Over the past four years, drone strikes have increased in number dramatically and are occurring in countries such as Pakistan and Yemen. In many cases, these drone strikes are occurring far from any internationally recognized battlefield. Despite claims by the Administration that the strikes cause few – if any – civilian casualties and are vital to our national security, there is increasing evidence that such strikes cause significant harm to civilian populations and serve as a powerful recruitment tool for terrorists.
Thus far, Congress has been denied the right to read the legal framework used by the Administration to justify the drone strikes. This means that these strikes are being carried out with virtually no transparency, accountability or judicial review. Victims or targets of the strikes are denied the right to due process. Innocent civilians and American citizens are getting the death penalty without so much as a trial. We do not know what measures, if any, the Joint Special Operations Command or the Central Intelligence Agency have for recognizing harm to civilian populations or to conduct investigations of who was killed.
As the use of drone strikes abroad becomes a permanent feature of our counterterrorism policy, it is more critical than ever that we push for increased transparency and accountability. We must reject the notion that Congress and the American people have to be kept in the dark on U.S. counterterrorism strategies. Simply put, drones must be subject to the same scrutiny and laws that other weapons the United States employs.
This is the new war. It is defined less by geography, than technology. This change in definition allows the President – Democrat or Republican – to concentrate the power of declaring war into his or her hands. This change in war governance also allows the President to bypass the now out of date legal and constitutional infrastructure that was constructed to ensure war is a last resort, not a first resort. This is a critical time for us to stand up and say “we see what is happening here and we won’t stand for it.”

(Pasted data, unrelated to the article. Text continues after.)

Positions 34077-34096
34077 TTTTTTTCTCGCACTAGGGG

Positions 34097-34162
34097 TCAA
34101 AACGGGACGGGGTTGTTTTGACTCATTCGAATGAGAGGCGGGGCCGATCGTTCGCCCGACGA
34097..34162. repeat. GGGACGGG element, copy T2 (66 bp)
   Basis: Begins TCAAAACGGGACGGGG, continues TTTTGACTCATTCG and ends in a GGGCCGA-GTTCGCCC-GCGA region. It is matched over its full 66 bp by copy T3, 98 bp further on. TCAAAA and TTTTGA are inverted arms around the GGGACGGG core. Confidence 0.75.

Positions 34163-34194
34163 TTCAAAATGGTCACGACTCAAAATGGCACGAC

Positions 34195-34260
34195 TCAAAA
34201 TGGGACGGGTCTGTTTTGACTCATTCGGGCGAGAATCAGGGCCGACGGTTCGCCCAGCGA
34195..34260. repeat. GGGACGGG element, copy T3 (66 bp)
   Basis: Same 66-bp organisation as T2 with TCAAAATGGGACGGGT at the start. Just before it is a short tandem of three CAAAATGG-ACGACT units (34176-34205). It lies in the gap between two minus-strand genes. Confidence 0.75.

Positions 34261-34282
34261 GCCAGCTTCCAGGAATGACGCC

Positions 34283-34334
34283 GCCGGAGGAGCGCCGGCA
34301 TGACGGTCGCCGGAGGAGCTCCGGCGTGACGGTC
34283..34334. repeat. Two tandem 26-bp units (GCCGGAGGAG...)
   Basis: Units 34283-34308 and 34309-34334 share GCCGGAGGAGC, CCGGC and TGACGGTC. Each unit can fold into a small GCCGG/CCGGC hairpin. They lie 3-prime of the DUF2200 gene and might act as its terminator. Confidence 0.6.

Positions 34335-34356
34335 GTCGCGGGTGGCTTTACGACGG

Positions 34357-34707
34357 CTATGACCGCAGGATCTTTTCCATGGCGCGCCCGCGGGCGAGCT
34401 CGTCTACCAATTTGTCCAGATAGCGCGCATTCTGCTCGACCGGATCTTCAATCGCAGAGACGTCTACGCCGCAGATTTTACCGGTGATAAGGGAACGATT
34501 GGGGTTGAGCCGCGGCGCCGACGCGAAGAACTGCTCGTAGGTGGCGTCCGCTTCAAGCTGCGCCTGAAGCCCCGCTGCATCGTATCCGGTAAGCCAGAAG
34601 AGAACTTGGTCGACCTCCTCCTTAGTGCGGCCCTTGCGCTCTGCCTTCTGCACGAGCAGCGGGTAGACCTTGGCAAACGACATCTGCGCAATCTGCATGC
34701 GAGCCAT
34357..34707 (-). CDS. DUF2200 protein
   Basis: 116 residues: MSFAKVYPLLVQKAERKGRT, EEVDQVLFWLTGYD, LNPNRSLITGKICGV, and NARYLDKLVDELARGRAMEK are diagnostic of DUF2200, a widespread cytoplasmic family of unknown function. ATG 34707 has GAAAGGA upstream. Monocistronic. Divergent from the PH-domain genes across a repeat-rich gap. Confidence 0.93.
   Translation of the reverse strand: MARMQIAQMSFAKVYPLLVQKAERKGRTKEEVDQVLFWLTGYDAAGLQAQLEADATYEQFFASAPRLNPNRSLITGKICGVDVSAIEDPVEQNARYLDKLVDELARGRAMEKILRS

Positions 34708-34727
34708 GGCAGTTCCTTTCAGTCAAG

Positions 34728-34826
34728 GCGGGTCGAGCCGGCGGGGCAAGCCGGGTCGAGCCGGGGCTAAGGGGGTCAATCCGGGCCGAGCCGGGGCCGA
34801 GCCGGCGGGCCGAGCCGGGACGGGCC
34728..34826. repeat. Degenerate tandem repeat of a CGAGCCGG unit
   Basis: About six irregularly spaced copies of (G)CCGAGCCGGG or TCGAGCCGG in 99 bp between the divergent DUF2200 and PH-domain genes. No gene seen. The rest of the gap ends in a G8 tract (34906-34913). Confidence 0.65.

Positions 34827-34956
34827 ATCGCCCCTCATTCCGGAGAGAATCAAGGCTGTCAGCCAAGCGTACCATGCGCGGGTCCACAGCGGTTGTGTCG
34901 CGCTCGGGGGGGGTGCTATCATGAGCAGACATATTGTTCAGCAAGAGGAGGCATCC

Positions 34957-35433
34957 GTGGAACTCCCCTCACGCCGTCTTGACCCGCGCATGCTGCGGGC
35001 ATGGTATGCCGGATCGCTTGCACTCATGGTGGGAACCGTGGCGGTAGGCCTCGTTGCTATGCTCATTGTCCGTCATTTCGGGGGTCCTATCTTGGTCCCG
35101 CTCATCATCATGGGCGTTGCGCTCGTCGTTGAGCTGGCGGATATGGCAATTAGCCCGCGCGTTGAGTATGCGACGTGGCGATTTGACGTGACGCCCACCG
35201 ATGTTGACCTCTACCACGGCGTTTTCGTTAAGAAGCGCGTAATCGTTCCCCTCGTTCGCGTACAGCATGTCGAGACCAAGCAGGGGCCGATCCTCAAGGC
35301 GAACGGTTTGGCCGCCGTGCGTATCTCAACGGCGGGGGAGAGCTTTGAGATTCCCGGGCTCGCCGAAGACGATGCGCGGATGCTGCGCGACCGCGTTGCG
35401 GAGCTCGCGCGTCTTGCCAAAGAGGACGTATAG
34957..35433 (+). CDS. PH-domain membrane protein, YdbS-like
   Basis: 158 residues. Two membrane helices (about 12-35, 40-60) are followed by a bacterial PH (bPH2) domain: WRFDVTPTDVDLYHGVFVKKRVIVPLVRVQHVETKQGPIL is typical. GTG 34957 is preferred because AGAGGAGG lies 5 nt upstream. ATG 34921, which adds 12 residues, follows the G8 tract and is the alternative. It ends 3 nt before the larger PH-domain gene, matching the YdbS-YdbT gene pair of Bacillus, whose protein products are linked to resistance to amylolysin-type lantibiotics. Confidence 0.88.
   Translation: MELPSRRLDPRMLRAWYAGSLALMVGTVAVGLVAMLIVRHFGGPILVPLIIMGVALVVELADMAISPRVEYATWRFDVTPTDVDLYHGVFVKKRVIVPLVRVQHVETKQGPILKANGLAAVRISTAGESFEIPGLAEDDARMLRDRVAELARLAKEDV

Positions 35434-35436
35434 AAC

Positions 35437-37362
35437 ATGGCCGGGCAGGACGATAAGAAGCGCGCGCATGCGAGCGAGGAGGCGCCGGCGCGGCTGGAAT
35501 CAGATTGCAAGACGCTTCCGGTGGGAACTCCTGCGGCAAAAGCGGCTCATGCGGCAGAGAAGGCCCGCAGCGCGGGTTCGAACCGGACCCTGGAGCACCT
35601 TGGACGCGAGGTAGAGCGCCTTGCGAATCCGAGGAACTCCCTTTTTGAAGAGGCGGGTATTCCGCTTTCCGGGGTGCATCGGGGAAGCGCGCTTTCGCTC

We have a great set of panelists who will be addressing multiple aspects of our combat drone policy:
Professor James Cavallaro is the founding director of Stanford Law School’s International Human Rights and Conflict Resolution Clinic. He has dedicated his career to human rights, working on human rights issues in Latin America and in developing countries around the world. He is an expert on International Human Rights law and practice and is the coauthor of a recent report on drones titled: “Living Under Drones: Death, Injury and Trauma to Civilians From U.S. Drone Practices in Pakistan.”
Mr. Frank Jannuzi is the Deputy Executive Director of Amnesty International USA and is head of their Washington, D.C. office. He is an international affairs policy and political expert who most recently served Chairman John Kerry as Policy Director for East Asian and Pacific Affairs for the Democratic staff of the Senate Foreign Relations Committee. While in the Senate, Mr. Jannuzi worked on human rights legislation and conducted field investigations into human rights and security concerns in numerous East Asian countries.
Mr. Bob Naiman is the Policy Director at Just Foreign Policy and writes on U.S. foreign policy. He is president of the board of Truthout and has previously worked as a policy analyst and researcher at the Center for Economic and Policy Research and Public Citizen’s Global Trade Watch.
Medea Benjamin is cofounder of the international human rights organization Global Exchange and CODEPINK. She has been an advocate for social justice for more than 30 years and is the author of “Drone Warfare: Killing by Remote Control.”